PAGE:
Aristotle argued against teaching people to read. If we can store our memories externally, he argued, we won’t need to store them internally, and that would be a tragic loss. We’ll stop training our brains. We’ll forget how to remember.
Aristotle was right, of course. Except for a few “memory athletes”, we no longer train our brains to remember. And our plastic brains may well have changed because of it. The brain of a Greek orator, trained in advanced memory techniques, was probably structurally different from our modern brains. What we learn (or don’t learn) shapes our physical brains.
Becoming literate was one step in a long journey to externalize our minds. Today, we call it the “extended mind” based on a 1998 paper by the philosophers Andy Clark and David Chalmers. Clark and Chalmers ask the simple question: “Where does our mind stop and the rest of the world begin?” The answer, they suggest, is “… active externalism, based on the active role of the environment in driving cognitive processes.”
If our minds extend beyond our skulls, where do they stop? I see at least three answers.
First, the mind extends throughout the rest of the body. As we’ve seen with embodied cognition, we think with our bodies as much as our brains. The physical brain is within our skulls but the mind seems to encompass our entire body.
Second, our minds extend to other people. We know that the people around us affect our behavior. (My mother warned me against running with a fast crowd). It turns out that other people affect our thoughts as well, in direct and physical ways.
The physical mechanism for “thought transfer” is the mirror neuron – “…a neuron that fires both when an animal acts and when the animal observes the same action performed by another.” When we see another person do something, our mirror neurons imitate the same behavior. Other people’s actions and moods affect our thoughts. We can – and do –read minds.
The impact of our mirror neurons varies from person to person. The radio show Invisibilia recently profiled a woman who could barely leave her own home so affected was she by other people’s thoughts. (You can find the podcast, called Entanglement, here). The woman was so entangled with others that it’s nearly impossible to draw a line between one mind and another. Perhaps we’re all entangled – each brain is like a synapse in a much larger brain.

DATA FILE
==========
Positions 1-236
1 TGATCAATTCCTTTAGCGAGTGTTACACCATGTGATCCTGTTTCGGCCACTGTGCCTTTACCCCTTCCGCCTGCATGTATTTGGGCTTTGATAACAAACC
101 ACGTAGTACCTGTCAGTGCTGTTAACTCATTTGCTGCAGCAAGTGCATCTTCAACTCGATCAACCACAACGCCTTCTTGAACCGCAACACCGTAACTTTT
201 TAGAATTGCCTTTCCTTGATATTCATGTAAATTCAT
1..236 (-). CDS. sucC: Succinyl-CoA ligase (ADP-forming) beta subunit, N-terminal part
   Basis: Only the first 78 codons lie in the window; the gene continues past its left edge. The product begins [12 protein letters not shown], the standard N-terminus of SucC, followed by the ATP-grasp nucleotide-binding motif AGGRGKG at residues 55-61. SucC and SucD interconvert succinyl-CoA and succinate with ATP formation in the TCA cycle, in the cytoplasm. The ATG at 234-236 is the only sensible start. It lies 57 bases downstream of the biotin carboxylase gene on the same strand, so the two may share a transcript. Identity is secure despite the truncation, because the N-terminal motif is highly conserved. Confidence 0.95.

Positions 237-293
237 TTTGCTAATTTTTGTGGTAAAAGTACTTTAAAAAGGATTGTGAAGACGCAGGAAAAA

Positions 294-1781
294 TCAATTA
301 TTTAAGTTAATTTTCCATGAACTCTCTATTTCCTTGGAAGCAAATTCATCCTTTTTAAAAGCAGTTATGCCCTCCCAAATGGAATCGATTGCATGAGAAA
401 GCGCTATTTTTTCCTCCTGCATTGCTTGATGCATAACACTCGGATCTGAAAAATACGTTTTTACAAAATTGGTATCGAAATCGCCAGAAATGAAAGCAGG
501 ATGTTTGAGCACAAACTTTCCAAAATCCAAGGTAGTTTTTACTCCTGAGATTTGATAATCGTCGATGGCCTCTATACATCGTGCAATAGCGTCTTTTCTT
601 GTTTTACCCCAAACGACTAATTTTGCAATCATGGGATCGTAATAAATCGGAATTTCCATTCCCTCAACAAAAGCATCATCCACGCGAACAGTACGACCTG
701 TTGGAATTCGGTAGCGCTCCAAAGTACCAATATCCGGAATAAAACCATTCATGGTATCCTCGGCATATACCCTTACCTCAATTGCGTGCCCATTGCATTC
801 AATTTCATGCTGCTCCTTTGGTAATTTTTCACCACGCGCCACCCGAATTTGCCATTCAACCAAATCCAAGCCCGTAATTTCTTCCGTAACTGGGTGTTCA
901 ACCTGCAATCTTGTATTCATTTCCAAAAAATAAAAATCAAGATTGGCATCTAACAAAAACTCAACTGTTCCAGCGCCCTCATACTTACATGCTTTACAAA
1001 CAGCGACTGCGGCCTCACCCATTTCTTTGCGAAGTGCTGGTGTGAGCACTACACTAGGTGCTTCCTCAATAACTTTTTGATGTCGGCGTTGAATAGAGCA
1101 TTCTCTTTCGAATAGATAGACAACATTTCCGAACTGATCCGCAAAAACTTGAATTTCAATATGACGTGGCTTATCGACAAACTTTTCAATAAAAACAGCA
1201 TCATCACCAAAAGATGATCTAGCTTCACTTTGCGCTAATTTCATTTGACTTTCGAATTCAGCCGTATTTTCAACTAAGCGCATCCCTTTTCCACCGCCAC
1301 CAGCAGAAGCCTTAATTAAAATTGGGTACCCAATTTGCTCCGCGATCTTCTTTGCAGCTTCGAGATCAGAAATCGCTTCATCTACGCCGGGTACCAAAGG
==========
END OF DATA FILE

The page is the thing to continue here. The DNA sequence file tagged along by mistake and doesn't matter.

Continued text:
Third, we can extend our minds through our external devices. We now have many ways to externalize our memories and, perhaps, even our entire personas. In Neuromancer, the novel that launched the cyberpunk wave, people save their entire personalities and memories on cassette tapes. (How quaint). They extend their minds not only spatially but also into the future.
Neuromancer is about the future, of course. What about today’s devices … and, especially, the world’s most popular device, the smartphone? As we extend our minds through smartphones, do we reduce the “amount of mind” that remains within us? Do smartphones make us dumb? Or, conversely, do they increase the total intelligence availability to humanity – some of it in our brains and bodies and some of it in our external devices?
Good questions. Let’s talk about them tomorrow.
Some years ago, I discovered that I could improve my mood (and maybe my performance) simply by forcing myself to smile. I knew that being happy made me smile. I wondered if smiling could make me happy. Happily, it could.
As we’ve discussed before (here and here), the body and the brain are one system. The brain affects the body and the body returns the favor. Your posture affects your thoughts and your mood. According to Amy Cuddy, it can even help you get a job.
In fact, you don’t even have to smile. Just hold a pencil in your mouth sideways. Your smile muscles will flex and your mood will lift. Even though you know you’re tricking yourself, it actually works. Indeed, it’s foolproof.
When I discovered all this, I thought, “Great. I can always be happy. I’ll never be cranky or curmudgeonly again. I’ll always be in a good mood.”
But something funny happened on the way to happiness nirvana. I discovered that, on many occasions, I simply didn’t want to smile. I found that I actually enjoyed being cranky, snarky, and even a tad self-righteous.
This was a revelation. I’m a reasonably positive person and I always assumed that – if I had the choice – I would opt for happiness rather than its opposite. But I do have a choice and I find that I don’t always exercise it.
The dilemma seems to be the difference between being right and being happy. When I know I’m right – and somebody else is wrong – I can work myself into high dudgeon (as my mother called it). It’s a sense of self-righteous anger. I know I’m right and I want to prove the other side wrong. I’m indignant. I want to expose them for what they are – craven fools. My self-righteousness fuels the fire. I have no time to be happy. I’m on a mission.
I also enjoy winning, whether it’s an argument or a race or a poker hand. In a roundabout way, then, high dudgeon can lead to happiness. My indignation provides the energy and determination that can power me to victory. And victory makes me happy.
Getting angry to get happy, however, is a very odd dynamic. You’re going the wrong way. And winning one victory can simply lead to another battle. If there’s a victor, there’s also a vanquished. And he wants to get even.
I promised to write about happiness. First, I want to explore this conundrum of happiness and high dudgeon. Think about it. Do you actually want to be happy? Or, put another way, if you had to choose, would you rather be happy or right?